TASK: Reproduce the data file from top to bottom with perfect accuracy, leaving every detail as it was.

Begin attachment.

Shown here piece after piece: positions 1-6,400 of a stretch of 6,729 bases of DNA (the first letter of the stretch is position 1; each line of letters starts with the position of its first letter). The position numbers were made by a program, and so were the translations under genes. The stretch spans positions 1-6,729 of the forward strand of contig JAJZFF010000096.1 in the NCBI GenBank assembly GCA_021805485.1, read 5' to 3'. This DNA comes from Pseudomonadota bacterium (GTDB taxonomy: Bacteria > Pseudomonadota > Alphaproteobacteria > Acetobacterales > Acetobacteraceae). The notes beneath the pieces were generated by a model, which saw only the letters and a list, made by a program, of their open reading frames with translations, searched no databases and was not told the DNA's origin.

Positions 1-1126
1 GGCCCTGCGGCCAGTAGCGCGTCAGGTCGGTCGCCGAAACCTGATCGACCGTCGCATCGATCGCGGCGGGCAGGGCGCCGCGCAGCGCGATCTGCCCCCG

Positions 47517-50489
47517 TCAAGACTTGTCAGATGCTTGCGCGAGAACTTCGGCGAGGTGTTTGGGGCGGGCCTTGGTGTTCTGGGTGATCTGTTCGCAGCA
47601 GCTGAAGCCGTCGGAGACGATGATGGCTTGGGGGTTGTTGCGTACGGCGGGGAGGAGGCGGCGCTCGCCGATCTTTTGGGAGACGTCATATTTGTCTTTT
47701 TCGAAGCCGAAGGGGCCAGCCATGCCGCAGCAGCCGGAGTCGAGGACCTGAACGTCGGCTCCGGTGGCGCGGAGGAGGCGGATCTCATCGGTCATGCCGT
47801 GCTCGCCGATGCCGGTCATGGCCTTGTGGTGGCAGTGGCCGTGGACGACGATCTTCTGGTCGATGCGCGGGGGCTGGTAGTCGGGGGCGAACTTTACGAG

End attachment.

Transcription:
Shown here piece after piece: positions 1-6,400 of a stretch of 6,729 bases of DNA (the first letter of the stretch is position 1; each line of letters starts with the position of its first letter). The position numbers were made by a program, and so were the translations under genes. The stretch spans positions 1-6,729 of the forward strand of contig JAJZFF010000096.1 in the NCBI GenBank assembly GCA_021805485.1, read 5' to 3'. This DNA comes from Pseudomonadota bacterium (GTDB taxonomy: Bacteria > Pseudomonadota > Alphaproteobacteria > Acetobacterales > Acetobacteraceae). The notes beneath the pieces were generated by a model, which saw only the letters and a list, made by a program, of their open reading frames with translations, searched no databases and was not told the DNA's origin.

Positions 1-1126
1 GGCCCTGCGGCCAGTAGCGCGTCAGGTCGGTCGCCGAAACCTGATCGACCGTCGCATCGATCGCGGCGGGCAGGGCGCCGCGCAGCGCGATCTGCCCCCG

Positions 47517-50489
47517 TCAAGACTTGTCAGATGCTTGCGCGAGAACTTCGGCGAGGTGTTTGGGGCGGGCCTTGGTGTTCTGGGTGATCTGTTCGCAGCA
47601 GCTGAAGCCGTCGGAGACGATGATGGCTTGGGGGTTGTTGCGTACGGCGGGGAGGAGGCGGCGCTCGCCGATCTTTTGGGAGACGTCATATTTGTCTTTT
47701 TCGAAGCCGAAGGGGCCAGCCATGCCGCAGCAGCCGGAGTCGAGGACCTGAACGTCGGCTCCGGTGGCGCGGAGGAGGCGGATCTCATCGGTCATGCCGT
47801 GCTCGCCGATGCCGGTCATGGCCTTGTGGTGGCAGTGGCCGTGGACGACGATCTTCTGGTCGATGCGCGGGGGCTGGTAGTCGGGGGCGAACTTTACGAG